Molecular motors: directing traffic during RNA localization.

Department of Molecular Biology, Cell Biology & Biochemistry, Brown University, Providence, RI, USA.
Critical Reviews in Biochemistry and Molecular Biology (Impact Factor: 5.81). 06/2011; 46(3):229-39. DOI: 10.3109/10409238.2011.572861
Source: PubMed

ABSTRACT RNA localization, the enrichment of RNA in a specific subcellular region, is a mechanism for the establishment and maintenance of cellular polarity in a variety of systems. Ultimately, this results in a universal method for spatially restricting gene expression. Although the consequences of RNA localization are well-appreciated, many of the mechanisms that are responsible for carrying out polarized transport remain elusive. Several recent studies have illuminated the roles that molecular motor proteins play in the process of RNA localization. These studies have revealed complex mechanisms in which the coordinated action of one or more motor proteins can act at different points in the localization process to direct RNAs to their final destination. In this review, we discuss recent findings from several different systems in an effort to clarify pathways and mechanisms that control the directed movement of RNA.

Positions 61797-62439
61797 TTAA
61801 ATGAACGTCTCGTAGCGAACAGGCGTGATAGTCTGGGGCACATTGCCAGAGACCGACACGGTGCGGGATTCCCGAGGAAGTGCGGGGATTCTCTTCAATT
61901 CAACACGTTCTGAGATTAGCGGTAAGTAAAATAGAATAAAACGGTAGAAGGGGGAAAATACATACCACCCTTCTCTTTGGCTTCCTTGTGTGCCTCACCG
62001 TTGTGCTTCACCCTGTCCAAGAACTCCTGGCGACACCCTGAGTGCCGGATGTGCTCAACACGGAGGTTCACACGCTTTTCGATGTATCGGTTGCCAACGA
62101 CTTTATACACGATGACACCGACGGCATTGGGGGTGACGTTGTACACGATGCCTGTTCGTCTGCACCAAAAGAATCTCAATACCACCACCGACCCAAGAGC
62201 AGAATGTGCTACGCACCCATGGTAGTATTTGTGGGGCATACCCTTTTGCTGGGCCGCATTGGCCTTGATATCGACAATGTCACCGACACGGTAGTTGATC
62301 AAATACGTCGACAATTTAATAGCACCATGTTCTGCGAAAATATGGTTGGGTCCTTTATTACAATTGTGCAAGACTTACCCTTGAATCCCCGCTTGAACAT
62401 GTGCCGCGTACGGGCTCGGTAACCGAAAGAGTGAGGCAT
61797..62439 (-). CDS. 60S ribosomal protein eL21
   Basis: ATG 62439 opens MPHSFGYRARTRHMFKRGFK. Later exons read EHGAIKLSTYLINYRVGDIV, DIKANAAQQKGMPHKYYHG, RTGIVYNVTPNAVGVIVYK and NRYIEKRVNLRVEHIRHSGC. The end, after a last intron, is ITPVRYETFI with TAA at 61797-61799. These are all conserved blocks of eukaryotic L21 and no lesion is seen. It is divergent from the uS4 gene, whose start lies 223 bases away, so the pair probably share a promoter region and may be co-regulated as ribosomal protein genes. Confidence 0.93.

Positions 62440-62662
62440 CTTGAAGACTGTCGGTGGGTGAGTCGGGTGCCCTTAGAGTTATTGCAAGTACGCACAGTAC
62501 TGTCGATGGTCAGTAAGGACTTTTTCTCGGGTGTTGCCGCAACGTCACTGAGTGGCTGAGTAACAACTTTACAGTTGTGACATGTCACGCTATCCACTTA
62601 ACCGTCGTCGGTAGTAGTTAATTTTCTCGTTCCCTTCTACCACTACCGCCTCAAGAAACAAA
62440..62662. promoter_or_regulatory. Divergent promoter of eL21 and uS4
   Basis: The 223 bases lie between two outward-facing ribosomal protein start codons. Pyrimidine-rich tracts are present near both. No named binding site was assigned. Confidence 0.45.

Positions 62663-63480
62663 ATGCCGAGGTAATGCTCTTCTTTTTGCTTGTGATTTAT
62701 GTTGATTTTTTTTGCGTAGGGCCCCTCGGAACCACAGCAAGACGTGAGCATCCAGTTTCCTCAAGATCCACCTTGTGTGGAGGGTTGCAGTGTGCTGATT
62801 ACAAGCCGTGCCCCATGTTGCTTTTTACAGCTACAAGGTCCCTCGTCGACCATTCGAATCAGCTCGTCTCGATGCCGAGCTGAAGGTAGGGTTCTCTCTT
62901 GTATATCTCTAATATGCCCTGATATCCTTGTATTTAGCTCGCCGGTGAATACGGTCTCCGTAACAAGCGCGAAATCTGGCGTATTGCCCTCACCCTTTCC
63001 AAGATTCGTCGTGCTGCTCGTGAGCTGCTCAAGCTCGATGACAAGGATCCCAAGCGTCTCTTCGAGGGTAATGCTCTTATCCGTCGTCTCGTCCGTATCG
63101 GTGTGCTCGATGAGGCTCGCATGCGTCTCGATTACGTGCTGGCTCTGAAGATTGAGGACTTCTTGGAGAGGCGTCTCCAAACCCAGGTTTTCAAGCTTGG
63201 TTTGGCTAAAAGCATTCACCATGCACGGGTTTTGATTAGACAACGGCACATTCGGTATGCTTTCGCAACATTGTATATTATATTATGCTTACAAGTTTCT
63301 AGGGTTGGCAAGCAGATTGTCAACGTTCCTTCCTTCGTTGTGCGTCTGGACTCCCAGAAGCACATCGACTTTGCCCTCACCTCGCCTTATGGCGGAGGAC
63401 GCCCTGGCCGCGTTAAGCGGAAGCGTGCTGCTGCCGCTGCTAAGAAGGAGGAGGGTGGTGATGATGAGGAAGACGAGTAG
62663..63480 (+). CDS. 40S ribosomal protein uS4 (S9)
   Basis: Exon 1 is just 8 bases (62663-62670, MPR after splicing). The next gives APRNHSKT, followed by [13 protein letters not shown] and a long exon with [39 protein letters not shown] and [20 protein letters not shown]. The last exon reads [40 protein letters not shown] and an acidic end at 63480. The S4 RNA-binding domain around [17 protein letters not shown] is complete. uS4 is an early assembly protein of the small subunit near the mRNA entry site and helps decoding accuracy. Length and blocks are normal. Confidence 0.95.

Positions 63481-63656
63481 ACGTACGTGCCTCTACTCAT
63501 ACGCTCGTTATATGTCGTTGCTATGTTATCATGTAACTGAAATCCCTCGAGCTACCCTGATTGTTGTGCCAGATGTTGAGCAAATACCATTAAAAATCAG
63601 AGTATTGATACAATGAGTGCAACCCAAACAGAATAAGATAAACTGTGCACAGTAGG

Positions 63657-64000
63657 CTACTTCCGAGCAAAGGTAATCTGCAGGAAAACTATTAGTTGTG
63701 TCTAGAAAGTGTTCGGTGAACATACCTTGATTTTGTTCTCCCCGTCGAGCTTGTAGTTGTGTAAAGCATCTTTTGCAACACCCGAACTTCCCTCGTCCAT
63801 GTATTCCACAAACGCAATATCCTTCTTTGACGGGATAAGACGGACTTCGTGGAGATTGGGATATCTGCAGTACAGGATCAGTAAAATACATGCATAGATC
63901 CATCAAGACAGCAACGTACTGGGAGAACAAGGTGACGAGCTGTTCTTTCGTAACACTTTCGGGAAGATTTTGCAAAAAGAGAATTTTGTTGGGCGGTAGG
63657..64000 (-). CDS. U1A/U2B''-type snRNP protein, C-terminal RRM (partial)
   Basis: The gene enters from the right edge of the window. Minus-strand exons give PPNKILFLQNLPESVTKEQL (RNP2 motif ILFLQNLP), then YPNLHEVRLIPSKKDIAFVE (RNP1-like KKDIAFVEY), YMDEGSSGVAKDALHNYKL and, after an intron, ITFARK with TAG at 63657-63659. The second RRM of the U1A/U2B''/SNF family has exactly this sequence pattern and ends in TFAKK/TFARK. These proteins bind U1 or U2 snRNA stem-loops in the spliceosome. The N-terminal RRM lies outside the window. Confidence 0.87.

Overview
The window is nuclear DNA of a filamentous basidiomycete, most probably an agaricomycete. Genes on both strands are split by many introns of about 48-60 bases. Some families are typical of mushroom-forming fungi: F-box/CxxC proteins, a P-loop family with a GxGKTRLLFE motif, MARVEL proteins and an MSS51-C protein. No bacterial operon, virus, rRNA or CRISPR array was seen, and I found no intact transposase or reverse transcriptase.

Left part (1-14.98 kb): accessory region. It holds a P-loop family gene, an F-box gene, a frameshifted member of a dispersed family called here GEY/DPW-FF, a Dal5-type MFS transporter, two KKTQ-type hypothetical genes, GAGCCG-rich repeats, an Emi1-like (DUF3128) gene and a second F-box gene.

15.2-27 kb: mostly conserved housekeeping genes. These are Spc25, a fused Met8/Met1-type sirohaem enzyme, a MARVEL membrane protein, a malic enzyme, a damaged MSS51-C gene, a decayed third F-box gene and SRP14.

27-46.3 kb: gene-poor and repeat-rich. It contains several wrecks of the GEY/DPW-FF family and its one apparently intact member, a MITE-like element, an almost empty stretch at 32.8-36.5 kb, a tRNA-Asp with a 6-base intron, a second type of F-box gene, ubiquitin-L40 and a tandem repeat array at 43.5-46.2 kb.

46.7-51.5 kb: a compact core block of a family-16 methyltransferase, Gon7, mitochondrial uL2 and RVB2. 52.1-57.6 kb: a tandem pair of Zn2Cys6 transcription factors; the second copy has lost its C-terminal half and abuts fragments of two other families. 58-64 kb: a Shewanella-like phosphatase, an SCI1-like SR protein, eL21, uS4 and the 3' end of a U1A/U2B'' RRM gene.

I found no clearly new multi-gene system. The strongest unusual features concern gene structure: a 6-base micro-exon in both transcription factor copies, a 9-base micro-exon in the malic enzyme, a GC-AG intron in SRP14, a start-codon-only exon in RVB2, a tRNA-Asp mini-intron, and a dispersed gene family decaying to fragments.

Available from: James Gagnon, Apr 09, 2014
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